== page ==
Rosedale Ridge is closing. The Kansas City, Kan., apartment complex failed to meet building code in the fall, and, despite the displacement of families, it will shut down. The renovations weren’t enough; the ones that really matter are big and expensive. By summer’s end, these families will be relocated. This situation says a lot about how much communication and mutual respect matter. It also says a lot about money and race.
I have volunteered in an after school program at Rosedale Ridge for a year. There’s a lot we — the volunteers — don’t know. The kids’ stories and situations are either worse or better than we imagine. We mentor roughly 20 kids, reading, playing games, gardening, doing artwork and taking field trips. We piece together their lives from those interactions; we fill in the blanks with our imaginations.
We now — along with the rest of Kansas City — have some facts. The black mold spreading through the units is a primary concern, along with others, like the holes through which rats crawl. The mold is like the cycle of fear and violence there — it grows, it spreads. The kids have told us that Rosedale Ridge is a place where people grow up to join gangs. There are frequent shootings.
I often don’t have the imagination to hope in my own life, especially when I can’t see a solution or control the outcome. But the kids at Rosedale Ridge give me hope. They make me believe in resiliency and restoration and potential. They show incredible promise, intellect and creativity, and I want them to have a fair chance.
Troynae would rather play a game she creates than anything we suggest; she can stick with the themes, ideas or materials available, but she will make it her own. Ramone collects containers to grow vegetables in his room, and it frustrates him that he can’t keep tomatoes alive. Santana draws fiery comic strip characters that would make professional artists jealous. Months ago, when Kamara kept calling me pretty, I replied “Naw — I’m OK.” She looked like she might cry: “Why would you ever say that about yourself?”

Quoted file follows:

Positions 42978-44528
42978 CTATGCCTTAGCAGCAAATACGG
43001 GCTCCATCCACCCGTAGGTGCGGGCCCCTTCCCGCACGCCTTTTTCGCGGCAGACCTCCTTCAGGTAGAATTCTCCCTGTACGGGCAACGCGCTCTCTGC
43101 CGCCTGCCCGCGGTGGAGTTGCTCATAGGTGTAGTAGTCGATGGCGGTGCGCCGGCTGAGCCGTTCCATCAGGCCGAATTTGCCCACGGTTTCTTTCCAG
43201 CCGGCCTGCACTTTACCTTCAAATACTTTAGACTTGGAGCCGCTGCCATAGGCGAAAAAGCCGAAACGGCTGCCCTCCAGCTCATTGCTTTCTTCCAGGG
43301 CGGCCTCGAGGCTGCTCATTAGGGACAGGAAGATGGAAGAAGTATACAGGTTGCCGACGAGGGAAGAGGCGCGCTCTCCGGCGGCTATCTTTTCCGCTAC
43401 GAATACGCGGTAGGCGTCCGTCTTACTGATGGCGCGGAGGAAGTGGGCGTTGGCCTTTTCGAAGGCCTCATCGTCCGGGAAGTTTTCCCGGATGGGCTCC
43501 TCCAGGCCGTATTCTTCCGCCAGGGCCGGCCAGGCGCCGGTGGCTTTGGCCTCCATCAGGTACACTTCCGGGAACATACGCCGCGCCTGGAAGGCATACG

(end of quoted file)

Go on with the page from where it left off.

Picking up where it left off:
That moment — how right she was — won’t leave me.
My hope that Rosedale Ridge will stay open is foolish, and I mourn not only the loss of these families’ homes but also my relationships there. Construction workers are gutting the apartments and reworking exteriors, cleansing either for rebirth or death. I know that leaving Rosedale might actually be better. Though I want to protect them there, leaving might rescue them. A few families have already left, and some have even gotten entire houses.
Last week, we ran laps around the complex. Andrew sprinted and jogged and sprinted some more, holding my hand. He told me about the medals he won at preschool field day; he’d had to leave them at the house in Missouri, but he didn’t mind because someone else could have them. And that ability to yield to life’s impermanence, to let go, to hope for good despite uncertainty, is precisely the hope and imagination I lack.
My hope is selfish. I don’t want to say goodbye. Our hugs will be quick, and then they’ll run off to the next thing. And when they run off, they may be gone forever.
But even if they are, it’s not necessarily a bad thing. To hope is to believe the unseen. It’s to imagine things greater than the constraints of our own imaginations, to see more. This problem, and others of race and poverty in our city, can get better. We may not know how, but it starts with hope.
Kara M. Bollinger is a writer and college instructor who lives in Kansas City.